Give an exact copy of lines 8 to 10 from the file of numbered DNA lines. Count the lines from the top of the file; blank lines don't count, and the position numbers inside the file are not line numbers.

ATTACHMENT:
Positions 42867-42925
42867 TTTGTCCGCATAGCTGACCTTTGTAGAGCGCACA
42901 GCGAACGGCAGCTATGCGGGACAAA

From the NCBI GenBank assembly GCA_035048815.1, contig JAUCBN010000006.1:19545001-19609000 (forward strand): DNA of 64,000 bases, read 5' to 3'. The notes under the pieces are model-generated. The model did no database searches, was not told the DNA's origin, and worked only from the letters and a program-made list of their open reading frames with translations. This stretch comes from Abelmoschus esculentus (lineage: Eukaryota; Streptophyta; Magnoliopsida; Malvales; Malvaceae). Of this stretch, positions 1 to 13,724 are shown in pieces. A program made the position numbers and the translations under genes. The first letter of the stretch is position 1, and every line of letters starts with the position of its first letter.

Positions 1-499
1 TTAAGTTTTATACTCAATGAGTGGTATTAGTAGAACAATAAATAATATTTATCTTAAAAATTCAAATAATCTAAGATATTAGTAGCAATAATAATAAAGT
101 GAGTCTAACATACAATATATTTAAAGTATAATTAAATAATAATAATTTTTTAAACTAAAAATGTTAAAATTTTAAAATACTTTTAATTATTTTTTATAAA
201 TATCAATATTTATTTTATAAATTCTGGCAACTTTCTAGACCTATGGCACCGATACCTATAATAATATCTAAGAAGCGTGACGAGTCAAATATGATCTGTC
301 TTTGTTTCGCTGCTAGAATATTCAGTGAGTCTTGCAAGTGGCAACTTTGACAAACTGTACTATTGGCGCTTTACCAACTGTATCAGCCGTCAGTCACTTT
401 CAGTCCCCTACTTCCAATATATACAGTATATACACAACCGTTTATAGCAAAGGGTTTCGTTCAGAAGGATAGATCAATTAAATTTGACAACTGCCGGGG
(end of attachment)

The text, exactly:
201 TATCAATATTTATTTTATAAATTCTGGCAACTTTCTAGACCTATGGCACCGATACCTATAATAATATCTAAGAAGCGTGACGAGTCAAATATGATCTGTC
301 TTTGTTTCGCTGCTAGAATATTCAGTGAGTCTTGCAAGTGGCAACTTTGACAAACTGTACTATTGGCGCTTTACCAACTGTATCAGCCGTCAGTCACTTT
401 CAGTCCCCTACTTCCAATATATACAGTATATACACAACCGTTTATAGCAAAGGGTTTCGTTCAGAAGGATAGATCAATTAAATTTGACAACTGCCGGGG